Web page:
Tips for Treating Sensitive Teeth

If you have sensitive teeth, it can really take the joy out of your daily life. From passing up your favorite foods like hot coffee and ice cream to experiencing discomfort during hot or cold weather, sensitive teeth affect more than just your mouth. This condition can really affect your mood too. But thankfully you don’t have to simply accept the discomfort and inconvenience of sensitive teeth. Here are some lifestyle changes you can make that may go a long way toward lessening the pain of sensitive teeth, so you can get back to enjoying the foods and activities you love without the sensitivity!

Change How You Brush

Yes, there is a wrong way and a right way to brush your teeth. If you are brushing your teeth too hard, brushing your gums, or brushing back and forth, you could be harming the gums and causing gum recession. Gum recession in turn can cause – you guessed it – sensitive teeth. If this sounds like how you’re brushing, try this instead: Hold your brush at a 45-degree angle and brush in small circular motions. If you need a demo, ask Dr. Lesko and her team at your next appointment.

Change What You Brush With

Sometimes we may be brushing the right way, but with the wrong brush. This is an easy fix. Stick with a medium to soft-bristled brush and follow the brushing guidelines above. Save those hard-bristled brushes for your tile grout!

Change Your Toothpaste

If you are experiencing sensitivity but not using a sensitive toothpaste, it may be time to switch. Sensitive toothpaste is made with an ingredient called potassium nitrate, which is used to fill in the tiny pores in the teeth called tubules. These tubules lead to the nerves, so when they’re blocked, you can actually prevent hot and cold foods and air from reaching those nerves. It’s kind of like how the insulation in your walls blocks the outside weather from getting inside your home.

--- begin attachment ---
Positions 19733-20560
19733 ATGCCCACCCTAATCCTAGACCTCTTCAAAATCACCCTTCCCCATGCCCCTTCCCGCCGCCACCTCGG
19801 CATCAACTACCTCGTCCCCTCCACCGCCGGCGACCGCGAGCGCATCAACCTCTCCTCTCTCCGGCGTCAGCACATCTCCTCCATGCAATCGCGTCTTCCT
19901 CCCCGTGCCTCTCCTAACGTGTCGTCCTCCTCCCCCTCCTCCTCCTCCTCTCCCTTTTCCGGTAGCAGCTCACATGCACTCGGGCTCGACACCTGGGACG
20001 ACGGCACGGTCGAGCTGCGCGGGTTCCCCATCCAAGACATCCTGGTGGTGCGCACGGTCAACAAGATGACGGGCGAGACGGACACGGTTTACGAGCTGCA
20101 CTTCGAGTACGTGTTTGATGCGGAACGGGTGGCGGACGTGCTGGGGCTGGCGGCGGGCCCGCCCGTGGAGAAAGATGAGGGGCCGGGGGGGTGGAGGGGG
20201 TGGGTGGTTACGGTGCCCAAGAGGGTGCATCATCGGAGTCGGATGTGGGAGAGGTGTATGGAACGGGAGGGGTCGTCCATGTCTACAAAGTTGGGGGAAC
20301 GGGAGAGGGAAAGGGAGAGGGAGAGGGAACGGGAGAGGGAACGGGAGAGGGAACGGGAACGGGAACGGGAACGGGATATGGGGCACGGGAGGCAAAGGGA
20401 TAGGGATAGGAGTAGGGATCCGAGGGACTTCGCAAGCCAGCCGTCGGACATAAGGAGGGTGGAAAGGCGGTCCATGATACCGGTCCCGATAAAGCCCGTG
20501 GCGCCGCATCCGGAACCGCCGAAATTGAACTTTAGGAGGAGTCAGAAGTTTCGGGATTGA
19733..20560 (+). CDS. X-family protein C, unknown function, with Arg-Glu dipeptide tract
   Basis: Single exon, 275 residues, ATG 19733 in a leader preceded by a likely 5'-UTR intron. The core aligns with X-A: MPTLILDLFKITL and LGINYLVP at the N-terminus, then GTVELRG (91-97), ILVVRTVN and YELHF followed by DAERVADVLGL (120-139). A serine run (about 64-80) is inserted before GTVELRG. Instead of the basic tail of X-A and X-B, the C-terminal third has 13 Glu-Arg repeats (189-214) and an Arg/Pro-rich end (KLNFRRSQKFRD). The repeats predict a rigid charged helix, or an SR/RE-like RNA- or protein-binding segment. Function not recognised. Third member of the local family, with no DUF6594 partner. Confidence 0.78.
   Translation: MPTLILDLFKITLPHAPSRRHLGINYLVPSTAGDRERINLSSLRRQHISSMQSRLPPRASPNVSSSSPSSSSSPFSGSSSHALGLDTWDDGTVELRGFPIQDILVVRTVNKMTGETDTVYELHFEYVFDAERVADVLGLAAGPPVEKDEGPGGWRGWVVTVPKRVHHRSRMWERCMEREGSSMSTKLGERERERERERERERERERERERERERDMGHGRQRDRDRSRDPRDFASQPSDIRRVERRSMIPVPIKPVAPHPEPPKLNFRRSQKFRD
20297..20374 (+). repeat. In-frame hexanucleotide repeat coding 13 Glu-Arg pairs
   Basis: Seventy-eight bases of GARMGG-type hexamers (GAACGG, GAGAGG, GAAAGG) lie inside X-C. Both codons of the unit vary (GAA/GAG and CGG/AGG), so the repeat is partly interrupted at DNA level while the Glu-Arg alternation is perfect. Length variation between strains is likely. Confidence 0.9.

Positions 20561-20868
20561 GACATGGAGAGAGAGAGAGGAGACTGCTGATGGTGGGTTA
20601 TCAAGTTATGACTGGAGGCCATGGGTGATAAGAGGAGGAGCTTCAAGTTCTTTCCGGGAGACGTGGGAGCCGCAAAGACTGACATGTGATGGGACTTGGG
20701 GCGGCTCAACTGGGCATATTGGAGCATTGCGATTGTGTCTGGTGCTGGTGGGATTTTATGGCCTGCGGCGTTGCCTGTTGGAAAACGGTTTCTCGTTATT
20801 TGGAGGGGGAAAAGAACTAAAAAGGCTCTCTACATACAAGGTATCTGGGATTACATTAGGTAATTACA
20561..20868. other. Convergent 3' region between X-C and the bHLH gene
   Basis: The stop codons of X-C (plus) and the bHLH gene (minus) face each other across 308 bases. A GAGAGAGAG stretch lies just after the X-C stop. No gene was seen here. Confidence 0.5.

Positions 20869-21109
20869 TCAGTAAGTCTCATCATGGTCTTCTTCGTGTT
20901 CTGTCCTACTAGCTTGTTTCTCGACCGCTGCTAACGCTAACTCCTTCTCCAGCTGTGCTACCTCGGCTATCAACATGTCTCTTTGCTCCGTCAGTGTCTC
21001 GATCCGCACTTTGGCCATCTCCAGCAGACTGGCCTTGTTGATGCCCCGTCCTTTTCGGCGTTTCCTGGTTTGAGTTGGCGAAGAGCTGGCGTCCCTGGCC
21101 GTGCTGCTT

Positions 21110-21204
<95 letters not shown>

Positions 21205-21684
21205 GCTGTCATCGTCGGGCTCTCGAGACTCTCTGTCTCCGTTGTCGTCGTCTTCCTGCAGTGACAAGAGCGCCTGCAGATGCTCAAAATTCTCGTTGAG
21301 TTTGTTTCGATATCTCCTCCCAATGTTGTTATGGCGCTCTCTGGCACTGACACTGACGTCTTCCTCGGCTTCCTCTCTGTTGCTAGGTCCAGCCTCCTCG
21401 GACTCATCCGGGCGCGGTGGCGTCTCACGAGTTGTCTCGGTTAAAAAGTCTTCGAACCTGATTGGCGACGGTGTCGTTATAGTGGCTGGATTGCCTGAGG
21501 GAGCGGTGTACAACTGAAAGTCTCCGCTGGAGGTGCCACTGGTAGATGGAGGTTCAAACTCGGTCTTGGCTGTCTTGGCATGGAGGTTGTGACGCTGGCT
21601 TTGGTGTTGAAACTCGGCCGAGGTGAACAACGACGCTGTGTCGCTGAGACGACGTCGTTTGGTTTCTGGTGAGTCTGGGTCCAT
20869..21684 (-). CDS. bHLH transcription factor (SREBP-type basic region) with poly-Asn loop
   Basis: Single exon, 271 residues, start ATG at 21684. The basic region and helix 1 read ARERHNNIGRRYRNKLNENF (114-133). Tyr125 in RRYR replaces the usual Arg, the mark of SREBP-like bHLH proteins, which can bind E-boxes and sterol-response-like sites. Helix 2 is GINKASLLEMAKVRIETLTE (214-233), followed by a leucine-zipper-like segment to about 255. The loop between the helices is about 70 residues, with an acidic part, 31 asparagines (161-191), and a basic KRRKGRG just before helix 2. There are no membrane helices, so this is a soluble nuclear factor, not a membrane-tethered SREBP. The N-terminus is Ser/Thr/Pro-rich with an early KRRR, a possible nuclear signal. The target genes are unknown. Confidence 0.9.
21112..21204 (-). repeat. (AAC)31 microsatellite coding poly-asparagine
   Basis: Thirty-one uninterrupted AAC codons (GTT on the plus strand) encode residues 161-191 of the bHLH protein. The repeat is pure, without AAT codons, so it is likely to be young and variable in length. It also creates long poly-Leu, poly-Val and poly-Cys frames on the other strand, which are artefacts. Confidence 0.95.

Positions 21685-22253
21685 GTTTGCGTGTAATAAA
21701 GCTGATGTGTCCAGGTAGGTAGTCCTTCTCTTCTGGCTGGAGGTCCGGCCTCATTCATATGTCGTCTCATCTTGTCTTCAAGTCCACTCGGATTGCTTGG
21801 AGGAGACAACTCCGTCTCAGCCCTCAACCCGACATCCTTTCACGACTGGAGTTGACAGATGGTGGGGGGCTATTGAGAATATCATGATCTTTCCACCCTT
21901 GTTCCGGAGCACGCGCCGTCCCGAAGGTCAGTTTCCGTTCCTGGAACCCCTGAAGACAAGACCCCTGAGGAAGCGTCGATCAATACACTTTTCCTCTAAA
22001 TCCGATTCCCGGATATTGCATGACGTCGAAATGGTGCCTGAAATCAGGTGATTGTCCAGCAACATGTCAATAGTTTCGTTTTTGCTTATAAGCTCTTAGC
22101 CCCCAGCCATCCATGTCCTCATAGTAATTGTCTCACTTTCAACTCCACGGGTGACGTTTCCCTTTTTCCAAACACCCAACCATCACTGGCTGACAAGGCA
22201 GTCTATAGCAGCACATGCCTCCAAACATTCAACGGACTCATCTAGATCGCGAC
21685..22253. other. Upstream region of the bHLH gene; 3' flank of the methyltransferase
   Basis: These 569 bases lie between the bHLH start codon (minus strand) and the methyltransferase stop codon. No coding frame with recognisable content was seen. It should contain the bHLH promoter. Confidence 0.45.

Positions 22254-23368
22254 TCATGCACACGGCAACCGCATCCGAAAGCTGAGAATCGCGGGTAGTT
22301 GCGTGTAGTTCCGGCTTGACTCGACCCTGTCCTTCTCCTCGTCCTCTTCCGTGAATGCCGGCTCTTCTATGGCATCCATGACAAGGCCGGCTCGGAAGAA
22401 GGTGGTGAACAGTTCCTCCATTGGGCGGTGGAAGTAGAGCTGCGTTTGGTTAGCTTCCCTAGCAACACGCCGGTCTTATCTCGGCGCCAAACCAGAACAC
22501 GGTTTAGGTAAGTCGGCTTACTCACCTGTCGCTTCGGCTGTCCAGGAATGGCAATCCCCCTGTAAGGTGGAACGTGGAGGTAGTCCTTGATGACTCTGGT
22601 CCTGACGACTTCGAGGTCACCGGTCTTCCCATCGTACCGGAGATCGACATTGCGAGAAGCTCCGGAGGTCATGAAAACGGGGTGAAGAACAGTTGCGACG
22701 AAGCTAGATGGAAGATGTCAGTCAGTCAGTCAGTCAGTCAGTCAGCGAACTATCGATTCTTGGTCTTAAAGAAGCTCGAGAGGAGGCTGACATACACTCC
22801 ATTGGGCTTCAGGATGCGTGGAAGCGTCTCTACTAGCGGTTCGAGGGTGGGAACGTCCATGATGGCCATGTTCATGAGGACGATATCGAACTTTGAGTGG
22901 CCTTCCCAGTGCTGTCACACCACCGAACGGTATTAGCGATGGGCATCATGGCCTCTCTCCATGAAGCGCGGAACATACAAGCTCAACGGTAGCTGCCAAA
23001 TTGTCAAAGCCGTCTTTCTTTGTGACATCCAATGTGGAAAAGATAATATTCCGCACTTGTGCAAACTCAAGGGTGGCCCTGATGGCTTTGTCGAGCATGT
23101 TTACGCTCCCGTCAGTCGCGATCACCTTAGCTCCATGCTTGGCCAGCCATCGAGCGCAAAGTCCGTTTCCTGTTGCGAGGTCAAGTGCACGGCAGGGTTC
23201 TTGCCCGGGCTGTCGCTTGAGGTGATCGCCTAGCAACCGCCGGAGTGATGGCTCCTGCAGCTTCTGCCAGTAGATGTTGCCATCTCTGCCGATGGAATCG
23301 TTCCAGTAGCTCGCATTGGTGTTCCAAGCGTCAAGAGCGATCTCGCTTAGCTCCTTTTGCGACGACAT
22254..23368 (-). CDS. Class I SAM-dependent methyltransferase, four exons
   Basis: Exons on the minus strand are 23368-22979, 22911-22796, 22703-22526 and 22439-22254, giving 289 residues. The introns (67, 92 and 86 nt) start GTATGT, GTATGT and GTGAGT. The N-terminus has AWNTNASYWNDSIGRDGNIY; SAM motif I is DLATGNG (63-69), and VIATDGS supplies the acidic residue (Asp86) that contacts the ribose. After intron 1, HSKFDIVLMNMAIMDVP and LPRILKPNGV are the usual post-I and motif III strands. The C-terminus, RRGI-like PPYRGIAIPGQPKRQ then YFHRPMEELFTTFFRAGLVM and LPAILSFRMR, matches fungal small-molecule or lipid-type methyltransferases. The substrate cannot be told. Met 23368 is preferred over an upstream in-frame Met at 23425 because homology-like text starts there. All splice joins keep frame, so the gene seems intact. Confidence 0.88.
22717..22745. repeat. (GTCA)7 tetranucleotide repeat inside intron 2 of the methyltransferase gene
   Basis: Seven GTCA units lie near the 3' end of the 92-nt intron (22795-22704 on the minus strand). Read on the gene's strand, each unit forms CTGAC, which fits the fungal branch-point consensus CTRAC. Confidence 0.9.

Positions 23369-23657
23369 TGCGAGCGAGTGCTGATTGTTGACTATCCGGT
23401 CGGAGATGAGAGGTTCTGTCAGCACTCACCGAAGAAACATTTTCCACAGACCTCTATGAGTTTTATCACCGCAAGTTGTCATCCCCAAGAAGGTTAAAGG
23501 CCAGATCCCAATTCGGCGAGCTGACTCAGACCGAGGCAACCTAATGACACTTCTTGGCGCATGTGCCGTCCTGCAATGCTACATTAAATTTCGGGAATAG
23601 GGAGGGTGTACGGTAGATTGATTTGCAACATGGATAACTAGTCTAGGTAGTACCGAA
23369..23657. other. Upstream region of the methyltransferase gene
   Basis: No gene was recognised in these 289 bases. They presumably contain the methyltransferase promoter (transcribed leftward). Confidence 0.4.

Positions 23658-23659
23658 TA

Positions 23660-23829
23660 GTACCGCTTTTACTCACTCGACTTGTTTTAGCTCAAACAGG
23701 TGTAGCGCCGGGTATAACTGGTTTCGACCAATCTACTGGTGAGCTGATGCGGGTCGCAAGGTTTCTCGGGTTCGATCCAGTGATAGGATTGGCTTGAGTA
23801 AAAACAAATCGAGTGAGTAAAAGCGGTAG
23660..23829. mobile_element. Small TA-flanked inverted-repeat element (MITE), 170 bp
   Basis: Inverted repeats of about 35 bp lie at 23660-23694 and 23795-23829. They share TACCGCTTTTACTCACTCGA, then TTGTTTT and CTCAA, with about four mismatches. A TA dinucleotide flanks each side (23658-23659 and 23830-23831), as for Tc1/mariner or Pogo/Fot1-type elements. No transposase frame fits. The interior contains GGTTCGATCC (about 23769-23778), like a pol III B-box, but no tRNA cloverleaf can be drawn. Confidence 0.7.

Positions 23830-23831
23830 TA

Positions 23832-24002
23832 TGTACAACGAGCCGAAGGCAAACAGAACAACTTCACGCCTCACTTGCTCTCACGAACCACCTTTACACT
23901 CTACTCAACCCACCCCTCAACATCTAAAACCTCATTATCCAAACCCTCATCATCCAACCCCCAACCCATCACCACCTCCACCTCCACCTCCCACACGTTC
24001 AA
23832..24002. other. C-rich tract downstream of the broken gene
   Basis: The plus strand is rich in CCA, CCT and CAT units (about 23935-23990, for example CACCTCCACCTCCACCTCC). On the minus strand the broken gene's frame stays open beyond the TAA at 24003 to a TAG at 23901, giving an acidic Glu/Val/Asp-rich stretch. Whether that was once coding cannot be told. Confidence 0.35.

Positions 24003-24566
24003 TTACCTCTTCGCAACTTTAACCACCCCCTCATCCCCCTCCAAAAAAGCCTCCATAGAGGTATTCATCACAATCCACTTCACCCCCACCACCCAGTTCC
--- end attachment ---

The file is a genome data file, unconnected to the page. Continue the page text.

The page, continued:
Change Your Diet

While you shouldn’t have to change your diet to accommodate tooth sensitivity, there are certain foods that forgoing may make it easier to live life pain free. Foods that are high in acid such as citrus and soda or foods that are high in sugar may make sensitivity worse, so eliminating these where you can from your diet may enable you to enjoy other foods again.

Ready to make an appointment to talk about your tooth sensitivity? Call Dr. Lesko’s office today at 970-812-0355.


Protect Teeth While Swimming This Summer

It’s fun, it’s refreshing and it’s one of America’s favorite summer pastimes: swimming in the pool. Swimming provides the body with heart-pumping yet low-impact exercise that’s gentle on the joints. It also can improve muscle tone and body strength and constitutes a full-body workout. But for all the good swimming does for our bodies, it could be doing harm to one particular area of the body: the mouth. Here’s why swimming can be dangerous to your oral health, and what you can do to protect yourself while making a splash this summer.

Swimmer’s Calculus